IDPH Director Visits Champaign-Urbana Public Health District to Take Part in COVID-19 Vaccination Event
State of Illinois is Reminding Illinoisans, ‘Tis the Sneezin' to Get Protected from the Full Range of Seasonal Respiratory Viruses
CHICAGO - The Director of the Illinois Department of Public Health (IDPH) Dr. Sameer Vohra visited the Champaign-Urbana Public Health District (C-UPHD) today and rolled up his sleeve to receive the new COVID-19 shot and a flu shot. The visit comes as ten Illinois counties are at an elevated level for COVID-19 hospitalizations according to the CDC's national COVID Data Tracker as of the week ending October 28. The vast majority of counties in the state remain at low level for COVID-19 hospitalizations, however there was a 13% percent increase in hospitalizations statewide.
"I am happy to be here in Champaign-Urbana at the C-U Public Health District to share a very important message: NOW is the best time to protect yourself and your family members from the seasonal viruses that caused last year's ‘tripledemic' of COVID-19, flu and RSV," said IDPH Director Dr. Sameer Vohra. "I am here today to get both a COVID-19 and flu shot - the two vaccines that I am eligible to receive. If you get your shots this week, you will have full protection by the time Thanksgiving arrives later this month."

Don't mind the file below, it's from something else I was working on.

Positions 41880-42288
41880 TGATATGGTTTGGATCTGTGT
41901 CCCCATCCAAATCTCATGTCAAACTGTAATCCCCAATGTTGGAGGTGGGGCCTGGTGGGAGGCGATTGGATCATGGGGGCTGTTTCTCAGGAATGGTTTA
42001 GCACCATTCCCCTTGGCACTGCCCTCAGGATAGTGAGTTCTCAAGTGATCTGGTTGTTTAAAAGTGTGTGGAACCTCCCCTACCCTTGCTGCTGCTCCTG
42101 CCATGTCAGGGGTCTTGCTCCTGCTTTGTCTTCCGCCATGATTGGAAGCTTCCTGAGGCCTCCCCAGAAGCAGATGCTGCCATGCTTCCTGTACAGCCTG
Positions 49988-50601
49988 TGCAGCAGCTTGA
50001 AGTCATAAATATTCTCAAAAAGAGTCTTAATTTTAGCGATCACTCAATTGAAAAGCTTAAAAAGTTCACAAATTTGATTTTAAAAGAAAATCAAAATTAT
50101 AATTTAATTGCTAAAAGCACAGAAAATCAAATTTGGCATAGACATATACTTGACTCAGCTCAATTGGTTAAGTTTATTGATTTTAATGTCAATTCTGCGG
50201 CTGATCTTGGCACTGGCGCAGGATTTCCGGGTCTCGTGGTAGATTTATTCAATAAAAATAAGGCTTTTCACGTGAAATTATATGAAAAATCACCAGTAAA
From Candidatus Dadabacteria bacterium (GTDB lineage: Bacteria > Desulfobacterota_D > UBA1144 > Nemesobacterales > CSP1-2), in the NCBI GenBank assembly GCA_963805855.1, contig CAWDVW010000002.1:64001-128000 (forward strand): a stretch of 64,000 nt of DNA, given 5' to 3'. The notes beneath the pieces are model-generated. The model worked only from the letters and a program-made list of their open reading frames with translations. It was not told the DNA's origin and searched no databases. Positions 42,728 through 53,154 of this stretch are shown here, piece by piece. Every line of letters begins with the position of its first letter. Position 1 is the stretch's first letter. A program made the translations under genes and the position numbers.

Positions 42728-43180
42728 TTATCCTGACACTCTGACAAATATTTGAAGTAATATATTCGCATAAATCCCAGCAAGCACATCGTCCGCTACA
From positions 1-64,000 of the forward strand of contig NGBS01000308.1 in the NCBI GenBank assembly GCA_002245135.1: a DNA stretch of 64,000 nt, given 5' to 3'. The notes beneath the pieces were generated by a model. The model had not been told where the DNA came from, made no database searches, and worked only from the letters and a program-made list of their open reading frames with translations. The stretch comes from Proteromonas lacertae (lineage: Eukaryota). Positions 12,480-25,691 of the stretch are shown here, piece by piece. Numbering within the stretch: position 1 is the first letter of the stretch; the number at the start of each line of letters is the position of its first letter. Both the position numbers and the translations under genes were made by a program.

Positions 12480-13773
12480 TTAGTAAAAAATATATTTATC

"The well-being of our community is our foremost priority, and as such, we remain dedicated to ensuring equitable access to COVID-19 vaccines," said C-UPHD Administrator Julie Pryde. "Additionally, we want to emphasize the importance of vaccines in protecting our communities from infectious diseases such as RSV, COVID, and influenza. As we work together to safeguard public health, we remain resolute in our efforts to make vaccines available and accessible to those who need them most."
The new COVID-19 vaccines that are recommended for use by the CDC are proven to be effective at preventing serious outcomes like hospitalizations, deaths and even long Covid.
Last month, IDPH launched a new awareness campaign called 'Tis the Sneezin' to remind Illinoisans to vaccinate against the fall and winter triple threat of COVID-19, flu and RSV. The
campaign showcases everyday moments interrupted by common respiratory virus symptoms, along with a humorous call to action to encourage vaccinations. Following are some examples (click on links to see videos):
- Rideshare: Don't pick up illnesses this winter. Vaccines can keep you healthy through the holiday sneezin'.
- Elevator: Ding! Sneezin' season is coming up. Avoid coming down with symptoms by getting up to date on all vaccines.
- Detention: Teach the flu, COVID and RSV a lesson on who's boss. Get vaccinated and avoid the holiday sneezin'.
- Selfie: Sickness always has the worst timing. Get protected from the holiday sneezin' by getting vaccinated.
The campaign will reach Illinoisans in every corner of the state in both English and Spanish through a variety of traditional and online media channels, including cable, broadcast and connected TV; streaming audio and radio; billboards and bus shelters; digital display and video; print and social media.